Commentary: Replication of resultsBMJ 1996; 312 doi: https://doi.org/10.1136/bmj.312.7047.1653 (Published 29 June 1996) Cite this as: BMJ 1996;312:1653
- M D Buckley-Sharp, consultant in chemical pathologya,
- D A Gardner, consultant in chemical pathologya
The phenomenon of high ambient temperature causing a factitious hypokalaemia is not described in the usual textbooks and seems to be largely unknown. If it is so easily demonstrated, even in a temperate climate, then it should be equally easily repeatable.
We recovered all plasma potassium results from 1 January to 30 September 1995, divided them into two groups according to their origin (general practice and other), and calculated the mean and standard deviation for each group for each day. There were no results from general practice for Saturdays, Sundays, or holidays, and samples with these dates were removed for both groups. Over the 189 working days, there remained 6191 results from general practice and 81 496 results from other sources. After reviewing the data, we thought that the clearest presentation would be given by graphing the five day rolling average of the daily means, and these are shown in figure 1.
The important features of these results are all in agreement with Masters et al. Results from general practice were usually higher than results from other sources. From late June there was a steady fall in the mean of results from general practice. By late July, mean results from general practice were lower than mean results from other sources. As our data series is longer than that of Masters et al, we observed a return towards the more usual comparison by late September. The difference in spring, and the amount of the summer reduction in results from general practice, are both quantitatively similar to the results of Masters et al. Our results were obtained with three separate ISP1000 analysers, and the changes cannot be explained by standardisation or quality variation.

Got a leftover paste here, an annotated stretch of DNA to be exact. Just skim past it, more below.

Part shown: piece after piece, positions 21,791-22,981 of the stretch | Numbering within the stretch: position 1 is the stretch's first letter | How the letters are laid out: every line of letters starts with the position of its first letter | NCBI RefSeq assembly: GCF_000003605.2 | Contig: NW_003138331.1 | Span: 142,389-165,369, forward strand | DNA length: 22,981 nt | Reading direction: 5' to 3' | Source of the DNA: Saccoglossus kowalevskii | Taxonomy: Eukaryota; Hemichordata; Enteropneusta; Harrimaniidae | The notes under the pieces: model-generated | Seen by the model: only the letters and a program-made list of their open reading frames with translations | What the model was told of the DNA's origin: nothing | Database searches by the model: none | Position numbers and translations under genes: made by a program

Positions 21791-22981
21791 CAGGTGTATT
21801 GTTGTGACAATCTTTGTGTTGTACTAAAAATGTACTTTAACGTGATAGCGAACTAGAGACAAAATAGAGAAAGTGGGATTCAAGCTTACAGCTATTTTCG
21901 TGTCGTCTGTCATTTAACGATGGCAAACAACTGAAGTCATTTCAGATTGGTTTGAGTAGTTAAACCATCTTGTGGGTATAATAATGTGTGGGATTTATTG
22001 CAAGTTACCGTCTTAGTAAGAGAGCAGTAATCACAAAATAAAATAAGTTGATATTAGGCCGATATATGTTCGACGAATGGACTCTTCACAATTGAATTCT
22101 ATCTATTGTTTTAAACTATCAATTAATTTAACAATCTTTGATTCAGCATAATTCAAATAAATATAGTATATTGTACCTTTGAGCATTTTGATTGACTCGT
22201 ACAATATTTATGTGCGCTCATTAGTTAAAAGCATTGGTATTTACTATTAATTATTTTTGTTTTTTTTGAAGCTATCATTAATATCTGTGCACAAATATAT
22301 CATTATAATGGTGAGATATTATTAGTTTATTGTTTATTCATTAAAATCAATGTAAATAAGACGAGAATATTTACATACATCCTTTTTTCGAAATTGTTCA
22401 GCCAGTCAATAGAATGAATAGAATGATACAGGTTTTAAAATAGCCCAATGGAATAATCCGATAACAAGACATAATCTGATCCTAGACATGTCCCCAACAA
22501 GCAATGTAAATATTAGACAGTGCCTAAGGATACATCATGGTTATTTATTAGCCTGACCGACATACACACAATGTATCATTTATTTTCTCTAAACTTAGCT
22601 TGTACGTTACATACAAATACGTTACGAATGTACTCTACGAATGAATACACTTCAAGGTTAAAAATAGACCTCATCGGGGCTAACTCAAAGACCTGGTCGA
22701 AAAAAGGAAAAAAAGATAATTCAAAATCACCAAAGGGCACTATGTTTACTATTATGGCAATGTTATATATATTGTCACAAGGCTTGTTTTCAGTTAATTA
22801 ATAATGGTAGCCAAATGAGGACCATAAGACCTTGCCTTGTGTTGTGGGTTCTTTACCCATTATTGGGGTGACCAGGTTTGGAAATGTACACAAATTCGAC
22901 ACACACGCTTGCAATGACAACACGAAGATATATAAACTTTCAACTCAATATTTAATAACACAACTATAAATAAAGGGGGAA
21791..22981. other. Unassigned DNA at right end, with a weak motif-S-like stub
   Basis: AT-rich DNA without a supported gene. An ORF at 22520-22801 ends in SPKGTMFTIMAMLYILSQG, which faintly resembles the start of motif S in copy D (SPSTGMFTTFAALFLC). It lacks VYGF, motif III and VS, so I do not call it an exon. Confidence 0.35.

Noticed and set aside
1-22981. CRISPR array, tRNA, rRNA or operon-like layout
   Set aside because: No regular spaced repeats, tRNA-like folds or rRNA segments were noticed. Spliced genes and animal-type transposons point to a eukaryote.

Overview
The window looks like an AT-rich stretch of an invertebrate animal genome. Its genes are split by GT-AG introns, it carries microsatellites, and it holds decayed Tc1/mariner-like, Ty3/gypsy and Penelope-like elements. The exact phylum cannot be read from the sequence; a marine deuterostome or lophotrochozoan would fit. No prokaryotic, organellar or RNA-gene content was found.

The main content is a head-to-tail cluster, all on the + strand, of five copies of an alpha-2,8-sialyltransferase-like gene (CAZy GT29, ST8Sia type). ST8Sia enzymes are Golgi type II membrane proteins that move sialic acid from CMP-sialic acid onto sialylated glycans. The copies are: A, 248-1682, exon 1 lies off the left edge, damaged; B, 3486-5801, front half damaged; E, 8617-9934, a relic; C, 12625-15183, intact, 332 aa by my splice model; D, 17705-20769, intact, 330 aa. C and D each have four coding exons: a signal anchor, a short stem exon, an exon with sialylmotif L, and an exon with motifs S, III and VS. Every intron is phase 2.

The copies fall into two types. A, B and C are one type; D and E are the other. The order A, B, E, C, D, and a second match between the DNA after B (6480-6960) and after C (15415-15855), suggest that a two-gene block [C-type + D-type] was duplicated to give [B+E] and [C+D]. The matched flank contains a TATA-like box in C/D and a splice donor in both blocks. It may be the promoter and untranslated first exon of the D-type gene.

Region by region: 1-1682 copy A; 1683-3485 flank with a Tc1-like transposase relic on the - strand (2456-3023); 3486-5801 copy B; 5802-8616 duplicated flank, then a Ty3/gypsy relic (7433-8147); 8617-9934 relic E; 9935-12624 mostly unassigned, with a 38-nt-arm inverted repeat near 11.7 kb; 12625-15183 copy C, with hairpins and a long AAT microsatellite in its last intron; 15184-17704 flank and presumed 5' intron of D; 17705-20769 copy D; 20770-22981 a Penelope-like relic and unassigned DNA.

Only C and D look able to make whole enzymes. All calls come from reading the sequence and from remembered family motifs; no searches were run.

It is supposed that the lowered plasma potassium concentration is caused by high temperature incubation of the samples, especially in a closed van on a hot day. Some of our samples in the general practice group did not arrive by van, while some samples from other sources did. This may explain some correlation between the two data series—as seen in August, for example.